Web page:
Rival Consoles – Night Melody

Over the years there have been a lot of great break up albums, for us the punters that is. Bob Dylan’s Blood on the Tracks and Beck’s Sea Change, Fiona Apple’s The Idler Wheel and The Weeknd House of Balloons immediately spring to mind. But there is a new one to add to that list. Rival Consoles’ Night Melody.

Before you start scratching your heads and thinking “Wait, how can an instrumental electronic album be added to this list of greats?” you need a bit of backstory and an open mind. When Rival Consoles, AKA Ryan Lee West, released his last album, Howl, he was going through a break up of a thirteen year long relationship. To get over this he threw himself into work. As the story goes he found himself staying up until silly o’clock writing music. The six songs that make up Night Melody are part of this process.

From the opening notes of ‘Pattern of the North’ you can feel a deep brooding melancholy lurking just below the surface. Jerky beats and twitchy bass keep the song moving forward while the synths convulse around us. ‘Johannesburg’, ‘Lone’ and final track ‘What Sorrow’ follow this blueprint too. Everything pulsates, clicks and blips, but deep in its core there are flourishes that show that all is not well in West’s heart. West puts it like this, “This record is very personal to me, and I hope it offers something for other people, as it helped me to make it and to listen to it. I'm not interested in making something sad or something happy. I want music to be bittersweet, like life containing moments of vibrant colour and hope as much as darkness and sadness."

Each track feels like it should be played at a different part of the night. ‘Pattern of the North’ is the kind of song you’d play while getting ready to go out, or is when you first get to the club. It isn’t a foot to the floor banger, or mind melting glitch fest, but somewhere in between. It hints at things to come, while never over stepping the boundaries of its jaunty rhythms. ‘Lone’ is the musical equivalent of getting a second, or third, wind at two in the morning. You feel drained and tired but from nowhere, BAM, you feel alive and raring to go. The title track, ‘Night Melody’, is the perfect song to be played while you are in a taxi going home. There is a mechanical feeling to the track that syncs up with lamp posts and parked cars as other homeward travellers pass you by in time with the clicks, blips and bass rushes.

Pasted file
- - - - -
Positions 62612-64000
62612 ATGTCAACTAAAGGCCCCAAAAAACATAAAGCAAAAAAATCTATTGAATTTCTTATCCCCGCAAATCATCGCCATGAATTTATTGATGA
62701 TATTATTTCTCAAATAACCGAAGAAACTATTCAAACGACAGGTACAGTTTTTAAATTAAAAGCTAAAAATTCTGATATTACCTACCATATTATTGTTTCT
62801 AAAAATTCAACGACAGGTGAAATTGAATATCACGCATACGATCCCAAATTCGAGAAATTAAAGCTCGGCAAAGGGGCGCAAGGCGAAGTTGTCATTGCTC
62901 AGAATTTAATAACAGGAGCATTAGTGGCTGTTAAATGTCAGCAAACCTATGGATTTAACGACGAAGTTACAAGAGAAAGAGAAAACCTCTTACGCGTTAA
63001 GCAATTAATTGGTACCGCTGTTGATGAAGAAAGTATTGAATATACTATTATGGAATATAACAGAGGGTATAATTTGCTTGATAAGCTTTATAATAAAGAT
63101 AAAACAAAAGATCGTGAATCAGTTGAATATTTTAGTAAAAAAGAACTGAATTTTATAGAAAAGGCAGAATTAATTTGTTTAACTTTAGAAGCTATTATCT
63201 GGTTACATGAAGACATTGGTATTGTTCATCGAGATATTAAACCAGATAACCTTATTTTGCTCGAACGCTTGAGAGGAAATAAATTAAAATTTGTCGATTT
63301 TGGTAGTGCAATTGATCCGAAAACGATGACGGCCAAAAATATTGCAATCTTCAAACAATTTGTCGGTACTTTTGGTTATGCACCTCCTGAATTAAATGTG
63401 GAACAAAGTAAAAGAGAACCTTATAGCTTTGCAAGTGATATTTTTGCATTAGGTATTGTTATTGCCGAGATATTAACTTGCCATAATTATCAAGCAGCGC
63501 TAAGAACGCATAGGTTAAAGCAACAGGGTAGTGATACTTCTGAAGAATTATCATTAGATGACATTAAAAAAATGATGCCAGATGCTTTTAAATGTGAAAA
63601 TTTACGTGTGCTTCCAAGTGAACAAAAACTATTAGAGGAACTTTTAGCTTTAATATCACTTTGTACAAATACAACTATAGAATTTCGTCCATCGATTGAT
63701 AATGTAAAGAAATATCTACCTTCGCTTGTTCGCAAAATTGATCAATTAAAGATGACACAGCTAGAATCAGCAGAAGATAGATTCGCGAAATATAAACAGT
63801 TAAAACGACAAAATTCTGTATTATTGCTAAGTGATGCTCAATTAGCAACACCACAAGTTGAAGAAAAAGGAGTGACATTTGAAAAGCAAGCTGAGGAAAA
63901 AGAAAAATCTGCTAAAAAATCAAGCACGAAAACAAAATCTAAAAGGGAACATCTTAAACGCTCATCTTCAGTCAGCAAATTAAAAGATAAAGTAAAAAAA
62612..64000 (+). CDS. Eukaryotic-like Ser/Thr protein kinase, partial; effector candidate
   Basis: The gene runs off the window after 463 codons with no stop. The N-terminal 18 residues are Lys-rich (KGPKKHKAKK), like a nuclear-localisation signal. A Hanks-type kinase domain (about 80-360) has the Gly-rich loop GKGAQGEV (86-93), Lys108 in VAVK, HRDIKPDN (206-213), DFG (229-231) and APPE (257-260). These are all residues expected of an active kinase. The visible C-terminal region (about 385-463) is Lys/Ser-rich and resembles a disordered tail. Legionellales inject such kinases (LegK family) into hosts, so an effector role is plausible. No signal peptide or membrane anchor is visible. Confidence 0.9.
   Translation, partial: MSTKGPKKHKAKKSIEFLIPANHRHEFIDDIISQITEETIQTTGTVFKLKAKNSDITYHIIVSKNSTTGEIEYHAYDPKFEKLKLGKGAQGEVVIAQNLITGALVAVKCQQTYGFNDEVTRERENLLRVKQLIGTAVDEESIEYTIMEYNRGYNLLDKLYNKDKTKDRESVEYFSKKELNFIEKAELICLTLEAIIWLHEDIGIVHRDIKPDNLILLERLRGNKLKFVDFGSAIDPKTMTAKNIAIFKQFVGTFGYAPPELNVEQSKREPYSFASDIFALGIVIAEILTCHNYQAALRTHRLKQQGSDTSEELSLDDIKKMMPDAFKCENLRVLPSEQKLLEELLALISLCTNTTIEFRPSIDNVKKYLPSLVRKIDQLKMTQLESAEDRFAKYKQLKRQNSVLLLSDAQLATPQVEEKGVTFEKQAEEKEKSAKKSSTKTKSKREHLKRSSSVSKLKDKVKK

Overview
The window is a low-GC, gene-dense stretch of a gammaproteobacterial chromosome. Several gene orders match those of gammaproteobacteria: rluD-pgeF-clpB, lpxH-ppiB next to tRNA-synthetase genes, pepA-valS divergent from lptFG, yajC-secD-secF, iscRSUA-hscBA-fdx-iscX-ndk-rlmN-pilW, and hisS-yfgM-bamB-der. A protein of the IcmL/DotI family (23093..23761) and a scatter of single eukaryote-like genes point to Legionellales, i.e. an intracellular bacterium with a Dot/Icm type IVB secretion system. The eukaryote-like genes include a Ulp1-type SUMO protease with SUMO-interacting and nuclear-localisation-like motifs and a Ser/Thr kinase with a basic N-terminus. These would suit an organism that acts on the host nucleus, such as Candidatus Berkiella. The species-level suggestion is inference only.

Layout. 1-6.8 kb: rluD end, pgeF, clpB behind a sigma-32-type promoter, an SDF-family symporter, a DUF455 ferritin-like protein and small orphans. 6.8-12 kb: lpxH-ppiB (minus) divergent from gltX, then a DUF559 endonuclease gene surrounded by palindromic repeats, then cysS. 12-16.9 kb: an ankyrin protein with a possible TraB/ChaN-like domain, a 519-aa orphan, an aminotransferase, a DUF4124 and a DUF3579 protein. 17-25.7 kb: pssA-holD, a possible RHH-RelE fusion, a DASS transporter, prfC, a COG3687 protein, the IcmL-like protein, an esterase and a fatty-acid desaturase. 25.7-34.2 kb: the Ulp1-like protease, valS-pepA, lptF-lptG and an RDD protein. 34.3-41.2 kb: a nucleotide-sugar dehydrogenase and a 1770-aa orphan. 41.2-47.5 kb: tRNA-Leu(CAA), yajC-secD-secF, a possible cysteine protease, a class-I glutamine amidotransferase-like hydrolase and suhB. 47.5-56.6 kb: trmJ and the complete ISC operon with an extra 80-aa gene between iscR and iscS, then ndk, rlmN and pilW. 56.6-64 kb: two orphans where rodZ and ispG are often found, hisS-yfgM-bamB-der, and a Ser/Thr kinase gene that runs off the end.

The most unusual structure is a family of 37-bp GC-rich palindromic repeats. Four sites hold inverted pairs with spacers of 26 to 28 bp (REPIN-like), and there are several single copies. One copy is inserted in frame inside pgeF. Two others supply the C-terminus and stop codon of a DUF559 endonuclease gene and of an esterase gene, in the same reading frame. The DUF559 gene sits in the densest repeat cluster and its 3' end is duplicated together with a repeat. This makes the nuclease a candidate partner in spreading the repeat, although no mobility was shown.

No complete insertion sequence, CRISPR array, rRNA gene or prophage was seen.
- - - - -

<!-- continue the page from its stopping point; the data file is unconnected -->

On one hand Night Melody plays like a standard electronic album. It delivers a massive impact through minimal elements. Played at the right time on a night out and this would be flawless, but when you start to play it at home, or at work, you start to pick out these pangs of poignant mourning. It’s these elements that separate West from his peers and makes Night Melody one, if not the, strongest release in his impeccable back catalogue.
Iain Launder